1. ARgh: As was repeated ad nauseum here ahead of the season, Richardson is the straw that stirs the drink for Florida this year; the program will only go as far as he will take it. On Saturday night, he led the Gators to drown in their own offensive ineptitude. Richardson completed just 14 of 35 passes for 143 yards with a 2-point conversion, two interceptions and only 4 yards rushing on six carries. He has yet to throw a touchdown pass across two home games to open the season and struggled Saturday to play with any level of consistency — not that he had much help.

Richardson’s passes were either too high, too strong or nowhere near on target. He missed wide-open pass catchers and saw those he did hit drop key passes early, a development from which he claimed after the game to have never recovered. While Kentucky did get away with two uncalled roughing the passer penalties (including one on the first series that caused him to limp), Richardson said he was fine physically and did not blame his poor play on his health.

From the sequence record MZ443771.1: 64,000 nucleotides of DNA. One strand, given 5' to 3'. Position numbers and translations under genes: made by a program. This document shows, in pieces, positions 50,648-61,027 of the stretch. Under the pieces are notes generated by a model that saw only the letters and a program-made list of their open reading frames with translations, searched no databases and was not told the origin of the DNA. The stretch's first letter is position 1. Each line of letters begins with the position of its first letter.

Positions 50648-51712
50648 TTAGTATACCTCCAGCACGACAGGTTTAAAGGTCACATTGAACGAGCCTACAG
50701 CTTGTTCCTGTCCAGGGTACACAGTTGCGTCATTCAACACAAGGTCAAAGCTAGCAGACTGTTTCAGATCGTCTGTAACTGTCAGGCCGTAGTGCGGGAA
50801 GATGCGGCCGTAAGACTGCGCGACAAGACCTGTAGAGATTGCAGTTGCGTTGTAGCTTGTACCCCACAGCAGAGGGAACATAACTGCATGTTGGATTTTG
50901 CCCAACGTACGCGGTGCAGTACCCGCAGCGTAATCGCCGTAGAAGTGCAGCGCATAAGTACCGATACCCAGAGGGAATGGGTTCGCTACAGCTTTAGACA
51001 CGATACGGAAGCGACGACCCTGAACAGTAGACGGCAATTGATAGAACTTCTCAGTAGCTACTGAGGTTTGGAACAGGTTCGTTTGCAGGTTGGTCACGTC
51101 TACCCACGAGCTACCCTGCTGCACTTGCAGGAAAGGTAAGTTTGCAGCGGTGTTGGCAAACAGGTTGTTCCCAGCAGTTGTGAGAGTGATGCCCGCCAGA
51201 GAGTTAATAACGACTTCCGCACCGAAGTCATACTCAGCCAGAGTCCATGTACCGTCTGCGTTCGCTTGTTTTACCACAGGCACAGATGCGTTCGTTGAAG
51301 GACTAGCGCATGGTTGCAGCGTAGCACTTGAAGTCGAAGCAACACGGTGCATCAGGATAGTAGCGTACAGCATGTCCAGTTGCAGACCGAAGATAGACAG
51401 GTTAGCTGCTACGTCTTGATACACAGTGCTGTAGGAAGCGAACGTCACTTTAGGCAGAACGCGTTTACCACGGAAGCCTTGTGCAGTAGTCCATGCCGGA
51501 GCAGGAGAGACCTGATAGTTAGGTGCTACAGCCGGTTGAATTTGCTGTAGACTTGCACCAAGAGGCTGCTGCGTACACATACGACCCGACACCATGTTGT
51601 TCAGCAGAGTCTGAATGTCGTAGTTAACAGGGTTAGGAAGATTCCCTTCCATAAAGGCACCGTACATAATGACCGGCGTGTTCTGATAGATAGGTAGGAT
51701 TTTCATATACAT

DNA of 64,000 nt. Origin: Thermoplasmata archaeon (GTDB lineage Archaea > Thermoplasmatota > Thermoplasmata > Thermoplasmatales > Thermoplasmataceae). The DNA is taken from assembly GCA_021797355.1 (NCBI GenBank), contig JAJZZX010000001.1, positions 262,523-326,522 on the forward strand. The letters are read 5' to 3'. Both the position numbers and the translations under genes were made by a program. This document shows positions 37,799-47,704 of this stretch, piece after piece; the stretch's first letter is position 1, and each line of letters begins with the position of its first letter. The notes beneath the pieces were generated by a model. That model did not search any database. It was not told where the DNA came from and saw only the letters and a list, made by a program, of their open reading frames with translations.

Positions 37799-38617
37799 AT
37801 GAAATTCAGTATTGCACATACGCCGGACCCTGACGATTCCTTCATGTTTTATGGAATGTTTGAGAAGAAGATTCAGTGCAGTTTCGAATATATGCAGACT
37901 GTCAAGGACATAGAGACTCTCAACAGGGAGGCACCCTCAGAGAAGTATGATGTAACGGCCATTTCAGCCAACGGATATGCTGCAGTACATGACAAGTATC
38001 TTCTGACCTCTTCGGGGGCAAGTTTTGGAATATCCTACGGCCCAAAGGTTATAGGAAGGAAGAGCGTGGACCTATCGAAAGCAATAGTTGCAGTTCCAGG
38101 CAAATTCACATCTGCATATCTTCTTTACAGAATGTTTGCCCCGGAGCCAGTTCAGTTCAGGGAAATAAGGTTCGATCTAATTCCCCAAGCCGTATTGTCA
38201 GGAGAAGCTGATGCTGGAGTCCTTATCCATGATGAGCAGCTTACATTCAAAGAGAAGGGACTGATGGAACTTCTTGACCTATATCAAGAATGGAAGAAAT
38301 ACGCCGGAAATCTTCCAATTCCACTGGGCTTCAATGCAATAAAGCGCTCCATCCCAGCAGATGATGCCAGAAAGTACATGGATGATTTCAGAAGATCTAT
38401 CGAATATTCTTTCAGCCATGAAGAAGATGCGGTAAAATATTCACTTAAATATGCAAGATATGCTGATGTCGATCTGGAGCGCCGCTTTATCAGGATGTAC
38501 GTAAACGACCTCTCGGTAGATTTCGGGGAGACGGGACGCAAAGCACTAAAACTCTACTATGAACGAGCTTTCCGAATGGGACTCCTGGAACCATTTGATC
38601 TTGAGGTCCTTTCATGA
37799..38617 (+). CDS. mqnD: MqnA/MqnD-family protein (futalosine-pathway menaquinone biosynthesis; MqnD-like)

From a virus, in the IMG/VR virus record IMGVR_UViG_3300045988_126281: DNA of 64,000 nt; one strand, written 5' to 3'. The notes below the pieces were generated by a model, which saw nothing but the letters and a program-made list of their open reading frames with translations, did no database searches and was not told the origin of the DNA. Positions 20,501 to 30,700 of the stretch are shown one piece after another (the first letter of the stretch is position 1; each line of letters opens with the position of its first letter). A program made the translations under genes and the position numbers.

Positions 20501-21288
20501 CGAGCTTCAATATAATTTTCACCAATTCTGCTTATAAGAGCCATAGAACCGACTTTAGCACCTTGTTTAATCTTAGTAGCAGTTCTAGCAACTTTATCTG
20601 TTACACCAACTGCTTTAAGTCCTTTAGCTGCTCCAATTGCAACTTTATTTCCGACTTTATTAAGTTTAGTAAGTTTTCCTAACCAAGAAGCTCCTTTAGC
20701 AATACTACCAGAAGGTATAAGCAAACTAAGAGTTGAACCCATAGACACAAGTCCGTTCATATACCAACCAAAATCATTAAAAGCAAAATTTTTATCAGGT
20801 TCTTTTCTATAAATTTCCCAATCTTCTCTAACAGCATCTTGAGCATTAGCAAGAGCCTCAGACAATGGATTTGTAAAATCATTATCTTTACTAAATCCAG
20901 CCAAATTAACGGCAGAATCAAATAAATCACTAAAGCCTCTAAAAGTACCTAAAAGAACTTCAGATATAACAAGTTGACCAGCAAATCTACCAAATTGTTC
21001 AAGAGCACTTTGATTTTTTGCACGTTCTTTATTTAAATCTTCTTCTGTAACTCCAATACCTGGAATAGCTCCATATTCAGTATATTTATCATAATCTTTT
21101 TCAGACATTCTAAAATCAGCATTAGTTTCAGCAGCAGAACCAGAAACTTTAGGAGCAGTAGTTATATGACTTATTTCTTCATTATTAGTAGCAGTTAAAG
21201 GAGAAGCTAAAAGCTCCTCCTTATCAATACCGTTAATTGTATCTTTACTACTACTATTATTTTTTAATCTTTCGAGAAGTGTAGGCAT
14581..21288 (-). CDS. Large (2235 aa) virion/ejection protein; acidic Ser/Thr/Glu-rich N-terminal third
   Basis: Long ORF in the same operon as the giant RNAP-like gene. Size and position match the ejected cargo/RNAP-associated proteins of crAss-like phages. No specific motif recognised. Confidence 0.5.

“I feel like I let everybody down — especially the defense because I looked everybody on defense in the eyes, told them I got them and would put up points for them, and obviously I didn’t. … I got to play better for the team and the university,” he said after the game. “… We lost, and I feel like it’s completely on me. … I played terrible. I didn’t do anything that would have helped my team. I tried to lead, but I don’t feel like I did that. … I take full responsibility for the loss.”